Hey look, the NHL and NHLPA are meeting in NYC today. You don't care? Oh.
For those scoring the Lockout at home, it's currently NHL 0, NHLPA 0, with the sponsors heading for the door. News that Kraft has transferred its sponsorship dollars for the NHL Hockeyville promotion to Hockey Canada is one of several costly bricks coming out of the corporate wall the NHL has so assiduously built up since the last lockout.
One of the major differences since the 2004-'05 iteration is how much the NHL has grown in corporate sponsorships under COO John Collins in the past seven years. Last time, there were fewer major corporations paying big bucks to the league, and those that were were willing to give the NHL a one-time shot at restructuring its league.
They got a do-over. Now, the NHL is back asking for a mulligan. In response, the sponsors are going public with their unhappiness. In the days when Gary Bettman was talking about how profitable his league was (as opposed to how broke it is today) Scotiabank, Molson Coors, Verizon, McDonalds and others were the apple of his eye.
For their loyalty they have been rewarded with another incomprehensible squabble between Bettman and the labour force that shows no sign of ending. One by one, they've had to shelve or delay product rollout tied to the NHL season. Molson Coors has made it clear how they feel, and Kraft's move is hardly a gesture of happiness with the NHL.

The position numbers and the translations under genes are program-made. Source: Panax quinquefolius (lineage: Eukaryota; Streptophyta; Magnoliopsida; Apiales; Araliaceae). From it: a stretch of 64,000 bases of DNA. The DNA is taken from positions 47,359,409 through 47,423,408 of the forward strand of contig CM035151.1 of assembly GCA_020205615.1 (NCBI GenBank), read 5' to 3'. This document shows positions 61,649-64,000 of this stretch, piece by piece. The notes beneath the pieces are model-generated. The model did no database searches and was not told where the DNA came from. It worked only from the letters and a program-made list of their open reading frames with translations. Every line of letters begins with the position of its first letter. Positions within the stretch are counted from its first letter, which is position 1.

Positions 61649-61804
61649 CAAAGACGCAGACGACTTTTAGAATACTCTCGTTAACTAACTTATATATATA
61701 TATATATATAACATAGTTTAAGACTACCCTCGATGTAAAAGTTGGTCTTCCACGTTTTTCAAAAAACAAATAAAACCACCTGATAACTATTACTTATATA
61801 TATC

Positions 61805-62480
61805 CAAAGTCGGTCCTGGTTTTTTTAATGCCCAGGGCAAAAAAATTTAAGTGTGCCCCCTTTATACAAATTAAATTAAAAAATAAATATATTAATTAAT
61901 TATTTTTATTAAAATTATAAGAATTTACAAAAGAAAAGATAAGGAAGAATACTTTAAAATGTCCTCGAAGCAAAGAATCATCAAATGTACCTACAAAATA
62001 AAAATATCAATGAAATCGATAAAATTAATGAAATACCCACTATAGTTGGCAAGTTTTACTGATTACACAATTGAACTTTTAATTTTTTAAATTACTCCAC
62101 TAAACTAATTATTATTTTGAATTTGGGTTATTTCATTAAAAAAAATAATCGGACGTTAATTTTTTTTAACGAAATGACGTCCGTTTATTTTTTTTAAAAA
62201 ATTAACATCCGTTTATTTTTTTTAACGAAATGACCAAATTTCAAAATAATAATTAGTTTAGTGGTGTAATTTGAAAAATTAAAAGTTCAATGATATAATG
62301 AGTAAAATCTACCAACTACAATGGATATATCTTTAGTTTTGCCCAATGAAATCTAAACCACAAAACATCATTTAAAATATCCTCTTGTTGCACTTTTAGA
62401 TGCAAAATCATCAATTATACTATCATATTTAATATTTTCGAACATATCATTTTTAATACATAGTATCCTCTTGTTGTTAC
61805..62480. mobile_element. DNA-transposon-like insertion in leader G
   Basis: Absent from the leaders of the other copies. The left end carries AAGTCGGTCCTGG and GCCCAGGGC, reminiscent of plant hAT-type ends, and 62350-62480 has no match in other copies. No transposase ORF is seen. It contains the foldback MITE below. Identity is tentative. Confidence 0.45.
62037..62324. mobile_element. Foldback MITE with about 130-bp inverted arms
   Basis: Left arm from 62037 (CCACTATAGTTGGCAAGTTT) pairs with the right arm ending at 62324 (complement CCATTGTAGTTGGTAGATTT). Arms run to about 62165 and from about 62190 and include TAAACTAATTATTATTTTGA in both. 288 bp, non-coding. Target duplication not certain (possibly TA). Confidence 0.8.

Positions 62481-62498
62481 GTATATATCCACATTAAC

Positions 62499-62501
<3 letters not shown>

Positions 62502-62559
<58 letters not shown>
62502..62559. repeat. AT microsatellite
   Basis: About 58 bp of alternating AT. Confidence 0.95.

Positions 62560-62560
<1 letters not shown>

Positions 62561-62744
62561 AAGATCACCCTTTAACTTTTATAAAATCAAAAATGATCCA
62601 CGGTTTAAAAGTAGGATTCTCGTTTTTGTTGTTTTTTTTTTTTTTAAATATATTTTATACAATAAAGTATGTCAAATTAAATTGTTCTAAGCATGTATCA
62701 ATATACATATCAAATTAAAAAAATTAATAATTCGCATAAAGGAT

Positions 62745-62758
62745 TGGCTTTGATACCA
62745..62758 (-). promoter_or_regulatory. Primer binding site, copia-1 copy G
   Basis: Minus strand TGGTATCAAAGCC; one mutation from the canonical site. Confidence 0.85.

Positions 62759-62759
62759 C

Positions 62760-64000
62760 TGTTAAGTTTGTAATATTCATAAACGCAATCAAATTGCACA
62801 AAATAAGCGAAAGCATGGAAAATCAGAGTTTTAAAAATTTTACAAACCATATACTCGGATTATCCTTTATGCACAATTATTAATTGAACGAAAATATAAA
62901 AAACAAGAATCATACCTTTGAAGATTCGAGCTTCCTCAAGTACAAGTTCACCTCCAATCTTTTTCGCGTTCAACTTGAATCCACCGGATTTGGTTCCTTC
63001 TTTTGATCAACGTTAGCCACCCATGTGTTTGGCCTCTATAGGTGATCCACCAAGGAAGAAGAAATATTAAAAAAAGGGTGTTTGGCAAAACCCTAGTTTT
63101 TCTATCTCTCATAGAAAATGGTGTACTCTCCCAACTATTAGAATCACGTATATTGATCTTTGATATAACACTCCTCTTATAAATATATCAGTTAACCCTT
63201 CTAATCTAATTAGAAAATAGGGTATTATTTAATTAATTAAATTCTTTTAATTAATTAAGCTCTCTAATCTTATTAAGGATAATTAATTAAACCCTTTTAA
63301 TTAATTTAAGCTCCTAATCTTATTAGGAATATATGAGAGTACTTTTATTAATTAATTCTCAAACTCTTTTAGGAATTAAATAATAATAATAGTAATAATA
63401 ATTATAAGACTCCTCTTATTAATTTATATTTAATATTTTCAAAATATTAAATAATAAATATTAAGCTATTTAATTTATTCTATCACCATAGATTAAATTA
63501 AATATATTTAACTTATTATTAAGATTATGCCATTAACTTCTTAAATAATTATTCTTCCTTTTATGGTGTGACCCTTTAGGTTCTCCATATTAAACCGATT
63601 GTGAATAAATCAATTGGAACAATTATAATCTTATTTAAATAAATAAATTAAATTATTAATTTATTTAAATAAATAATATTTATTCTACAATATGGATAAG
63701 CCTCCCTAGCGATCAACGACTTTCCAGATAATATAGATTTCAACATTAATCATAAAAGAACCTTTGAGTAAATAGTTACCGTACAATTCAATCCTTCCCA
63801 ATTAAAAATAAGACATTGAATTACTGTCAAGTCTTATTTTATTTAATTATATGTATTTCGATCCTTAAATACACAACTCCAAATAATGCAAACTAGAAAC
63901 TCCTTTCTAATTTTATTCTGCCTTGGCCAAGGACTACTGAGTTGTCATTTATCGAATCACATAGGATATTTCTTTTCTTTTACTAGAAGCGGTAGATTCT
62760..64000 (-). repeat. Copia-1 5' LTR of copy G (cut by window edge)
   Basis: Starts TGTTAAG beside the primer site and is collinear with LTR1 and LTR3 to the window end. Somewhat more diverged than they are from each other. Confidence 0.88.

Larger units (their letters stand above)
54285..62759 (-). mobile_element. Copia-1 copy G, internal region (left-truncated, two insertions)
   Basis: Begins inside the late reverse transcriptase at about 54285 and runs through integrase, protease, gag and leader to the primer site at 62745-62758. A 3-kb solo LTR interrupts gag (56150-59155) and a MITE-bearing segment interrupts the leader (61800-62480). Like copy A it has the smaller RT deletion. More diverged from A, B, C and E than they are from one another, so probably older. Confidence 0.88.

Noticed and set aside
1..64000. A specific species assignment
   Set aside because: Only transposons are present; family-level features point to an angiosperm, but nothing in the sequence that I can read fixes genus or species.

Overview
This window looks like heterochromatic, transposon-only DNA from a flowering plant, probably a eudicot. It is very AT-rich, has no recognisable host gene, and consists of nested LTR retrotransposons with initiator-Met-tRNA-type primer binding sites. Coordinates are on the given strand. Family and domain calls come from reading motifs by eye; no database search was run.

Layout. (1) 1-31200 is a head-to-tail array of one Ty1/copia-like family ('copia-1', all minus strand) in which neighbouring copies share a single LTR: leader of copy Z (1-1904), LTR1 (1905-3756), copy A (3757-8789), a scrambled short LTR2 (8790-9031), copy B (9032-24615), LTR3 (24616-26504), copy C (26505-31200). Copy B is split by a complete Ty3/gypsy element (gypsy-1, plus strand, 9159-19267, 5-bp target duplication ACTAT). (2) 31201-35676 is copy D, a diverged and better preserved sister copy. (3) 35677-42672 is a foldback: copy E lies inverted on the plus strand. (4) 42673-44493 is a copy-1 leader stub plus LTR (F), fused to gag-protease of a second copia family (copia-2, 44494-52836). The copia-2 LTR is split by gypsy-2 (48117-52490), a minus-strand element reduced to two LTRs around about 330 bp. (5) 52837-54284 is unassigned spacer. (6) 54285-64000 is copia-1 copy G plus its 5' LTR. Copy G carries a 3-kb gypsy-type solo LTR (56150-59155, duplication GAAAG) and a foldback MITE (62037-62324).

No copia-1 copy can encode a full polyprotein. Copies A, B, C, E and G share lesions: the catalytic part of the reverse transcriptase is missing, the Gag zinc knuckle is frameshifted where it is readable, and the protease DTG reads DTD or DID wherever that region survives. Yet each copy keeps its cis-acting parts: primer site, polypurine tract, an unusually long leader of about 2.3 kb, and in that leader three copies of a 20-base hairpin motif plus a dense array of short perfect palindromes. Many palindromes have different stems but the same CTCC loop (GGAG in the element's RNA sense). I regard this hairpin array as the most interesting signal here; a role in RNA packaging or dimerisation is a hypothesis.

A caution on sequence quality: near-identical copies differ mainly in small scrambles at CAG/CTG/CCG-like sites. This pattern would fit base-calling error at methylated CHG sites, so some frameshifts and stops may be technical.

Sources tell Daily Grind many sponsors will be examining their commitment to the NHL when this ends.
As we said earlier, the corporate wobblies (who can't be fined $1-million by the commissioner) are also doing nothing to force Donald Fehr and the players to take what's currently being offered by the hawks of the NHL bargaining unit. They want to see how the NHL responds to this pressure.
So don't expect today to be the day the players' knees go weak.
Guess owning an MLB team doesn't buy what it used to. Rogers owns just about anything connected to the Blue Jays from the TV network to the rosin bag, yet found itself scooped by the indefatigable Bob Elliott of the Toronto Sun on its own news about recycled manager John Gibbons.
The news broke late Monday night, leaving Sportsnet and The Fan 590 playing catchup on their own story. Give them credit for scrambling all hands to produce updated Connected shows for Tuesday morning with Jamie Campbell and Stephen Brunt discussing the news heading into Gibbons press conference.
Although Bob McCown will likely claim credit on Prime Time Sports for the scoop, because nobody reads newspapers anymore. When reporters Jon Morosi and Ken Rosenthal first tweeted the news of the Blue Jays' big trade with Miami, McCown said, "They tweeted the story, that's not really breaking it. And then we read their tweets. We really broke the story....because there was nobody that wasn't in their mother's basement who read the tweets."
For the record, Rosenthal's Twitter account has 281,265 followers. Morosi has 73,313 . Luckily, Bobcat was kidding. We think.
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